If you would like to have a healthy and happy guinea pig then it is important that you have a large enough cage for the Guinea Pig along with room for its feed bowl, toys, bedding area and room for it to run around. One can find quite a few guinea pig cages sold today which can be too undersized for a Guinea Pigs requirements, that are; exercise, play, socializing, sleeping and eating. Below you will see some guidelines on the way to make your guinea pig comfy and what to look for before deciding on a guinea pig cage.
There is certainly no point in having a big guinea pig cage and that is bare. A large cage lacking the necessary accessories is going to be boring for the Guinea Pig, and it's going to in the end have a harmful effect on their physical and psychological condition, your Guinea Pig distressed. The guinea pig cage must be completely enclosed to keep your guinea pig in and the cat or dog out. Include bedding and tunnel's and near to the ground ramps although pet guinea pigs aren't agile and do not climb very well, however they do need places to play, explore and exercise. Keeping all this in mind, and refilling food and water - your Guinea Pig is certain to be pleased and healthy.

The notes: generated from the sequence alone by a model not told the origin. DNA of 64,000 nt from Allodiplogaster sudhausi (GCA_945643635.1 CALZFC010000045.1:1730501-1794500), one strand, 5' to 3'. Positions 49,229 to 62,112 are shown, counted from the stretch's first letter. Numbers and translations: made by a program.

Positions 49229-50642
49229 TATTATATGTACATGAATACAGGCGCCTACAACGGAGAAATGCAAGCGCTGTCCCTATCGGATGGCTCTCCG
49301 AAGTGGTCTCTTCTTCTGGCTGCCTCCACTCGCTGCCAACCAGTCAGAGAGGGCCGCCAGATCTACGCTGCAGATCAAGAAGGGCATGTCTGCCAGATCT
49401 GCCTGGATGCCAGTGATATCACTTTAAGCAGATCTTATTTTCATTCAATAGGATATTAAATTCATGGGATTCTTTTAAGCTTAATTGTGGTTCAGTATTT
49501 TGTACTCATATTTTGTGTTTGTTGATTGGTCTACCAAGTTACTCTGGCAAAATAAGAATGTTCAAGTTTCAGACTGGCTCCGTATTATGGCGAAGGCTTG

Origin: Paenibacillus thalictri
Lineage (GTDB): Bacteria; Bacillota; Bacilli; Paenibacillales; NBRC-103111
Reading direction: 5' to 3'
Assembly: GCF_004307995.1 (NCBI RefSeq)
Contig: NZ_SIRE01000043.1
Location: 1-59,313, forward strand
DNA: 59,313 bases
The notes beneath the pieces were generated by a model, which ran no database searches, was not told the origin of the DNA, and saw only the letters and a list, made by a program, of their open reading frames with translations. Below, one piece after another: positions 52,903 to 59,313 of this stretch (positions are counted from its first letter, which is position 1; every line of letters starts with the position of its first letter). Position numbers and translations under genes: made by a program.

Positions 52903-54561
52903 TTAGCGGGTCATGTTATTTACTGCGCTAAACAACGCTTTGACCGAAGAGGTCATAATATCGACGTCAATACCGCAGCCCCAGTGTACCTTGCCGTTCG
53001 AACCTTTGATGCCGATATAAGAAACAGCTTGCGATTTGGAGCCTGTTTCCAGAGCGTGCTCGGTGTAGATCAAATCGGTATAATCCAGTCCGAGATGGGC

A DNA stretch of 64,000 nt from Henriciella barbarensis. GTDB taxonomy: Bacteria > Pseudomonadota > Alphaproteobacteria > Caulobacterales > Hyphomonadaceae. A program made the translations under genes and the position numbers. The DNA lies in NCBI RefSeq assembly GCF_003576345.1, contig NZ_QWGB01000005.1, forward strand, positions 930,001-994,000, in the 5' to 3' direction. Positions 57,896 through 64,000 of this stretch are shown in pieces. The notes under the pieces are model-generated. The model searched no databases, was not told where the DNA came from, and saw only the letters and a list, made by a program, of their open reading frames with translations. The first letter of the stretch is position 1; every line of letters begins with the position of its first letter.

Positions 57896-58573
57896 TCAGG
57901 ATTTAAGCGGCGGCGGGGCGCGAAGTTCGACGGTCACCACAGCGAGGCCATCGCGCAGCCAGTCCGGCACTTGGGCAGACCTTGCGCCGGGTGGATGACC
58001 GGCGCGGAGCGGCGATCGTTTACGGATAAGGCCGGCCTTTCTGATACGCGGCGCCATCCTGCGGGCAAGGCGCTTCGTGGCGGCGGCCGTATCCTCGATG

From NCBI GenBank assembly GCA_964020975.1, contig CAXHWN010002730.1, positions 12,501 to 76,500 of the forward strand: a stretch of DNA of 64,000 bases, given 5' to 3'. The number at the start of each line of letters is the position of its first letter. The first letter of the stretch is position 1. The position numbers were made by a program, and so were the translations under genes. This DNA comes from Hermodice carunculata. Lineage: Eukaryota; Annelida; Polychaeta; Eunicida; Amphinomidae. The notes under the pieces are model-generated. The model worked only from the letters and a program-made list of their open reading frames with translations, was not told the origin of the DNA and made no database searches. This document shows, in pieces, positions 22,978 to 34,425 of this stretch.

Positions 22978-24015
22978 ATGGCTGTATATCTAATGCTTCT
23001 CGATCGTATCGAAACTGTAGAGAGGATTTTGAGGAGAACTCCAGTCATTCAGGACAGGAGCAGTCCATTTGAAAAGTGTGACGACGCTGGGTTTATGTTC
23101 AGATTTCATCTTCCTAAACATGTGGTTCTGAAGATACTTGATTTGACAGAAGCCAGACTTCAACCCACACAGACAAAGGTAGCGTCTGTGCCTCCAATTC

The safest cages are made from plastic, stainless steel, wire, or a mixture of these materials. Wood cages are easily chewed through and glass cages don't provide sufficient exposure to air and may also crack easily and injure your Guinea Pig/s. Do not use wire meshing as the flooring to your Guinea Pig's cage as housing your Guinea Pig's in a cage with a wire mesh floor is placing them at risk. Pet guinea pigs have really sensitive and thin-skinned feet and the wire can slice their feet or give them a condition known as Bumblebee. This is when the paw of the Guinea swells up much bigger than its usual size and is very painful to the Guinea. So if your cage has a wire floor, which many do, make sure to cover it with cage mats.
It is a good idea when getting a Guinea, to also get it a cage mate. In the wild, guinea pigs live in herds, consisting of usually one dominant adult male, several females and their babies. Guinea Pigs would much rather live as a pair or a herd, they feel that there is safety in numbers. They also enjoy the company of their own kind, communicating and interacting with each other. Both males and females have a strict dominance ranking. The domestic pet guinea pigs act in much the same way as wild guinea pigs.
Of course before you attempt to introduce guinea pigs to each other, you need to be sure 100% that you identify the gender of your guinea's. Please do not rely on pet shops, many pet shops do get the gender wrong. Many even allow mixed sexes to interact and live together so some sows may already be expecting.
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